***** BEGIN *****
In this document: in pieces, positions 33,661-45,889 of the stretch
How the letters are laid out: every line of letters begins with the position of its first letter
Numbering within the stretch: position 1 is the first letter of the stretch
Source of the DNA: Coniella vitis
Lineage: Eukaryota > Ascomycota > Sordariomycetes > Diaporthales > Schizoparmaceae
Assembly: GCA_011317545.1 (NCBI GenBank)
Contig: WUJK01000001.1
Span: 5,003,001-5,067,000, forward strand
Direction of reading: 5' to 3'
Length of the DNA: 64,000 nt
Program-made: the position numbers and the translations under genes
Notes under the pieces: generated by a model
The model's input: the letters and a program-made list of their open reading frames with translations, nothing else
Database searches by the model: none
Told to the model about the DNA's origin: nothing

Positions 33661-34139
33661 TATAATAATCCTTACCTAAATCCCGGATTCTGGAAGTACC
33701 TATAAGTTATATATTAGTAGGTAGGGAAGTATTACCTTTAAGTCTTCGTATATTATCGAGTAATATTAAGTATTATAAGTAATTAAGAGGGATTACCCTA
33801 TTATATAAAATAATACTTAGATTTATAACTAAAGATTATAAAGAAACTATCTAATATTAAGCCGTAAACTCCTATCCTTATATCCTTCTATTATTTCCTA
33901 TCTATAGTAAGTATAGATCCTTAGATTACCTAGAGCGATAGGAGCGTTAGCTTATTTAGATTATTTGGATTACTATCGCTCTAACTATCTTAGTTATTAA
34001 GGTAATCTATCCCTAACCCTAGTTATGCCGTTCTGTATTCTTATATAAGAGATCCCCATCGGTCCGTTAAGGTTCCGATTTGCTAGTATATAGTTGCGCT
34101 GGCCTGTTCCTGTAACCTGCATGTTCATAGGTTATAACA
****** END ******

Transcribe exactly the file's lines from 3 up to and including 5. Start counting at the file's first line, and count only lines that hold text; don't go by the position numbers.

Numbering within the stretch: position 1 is the first letter of the stretch
Source of the DNA: Coniella vitis
Lineage: Eukaryota > Ascomycota > Sordariomycetes > Diaporthales > Schizoparmaceae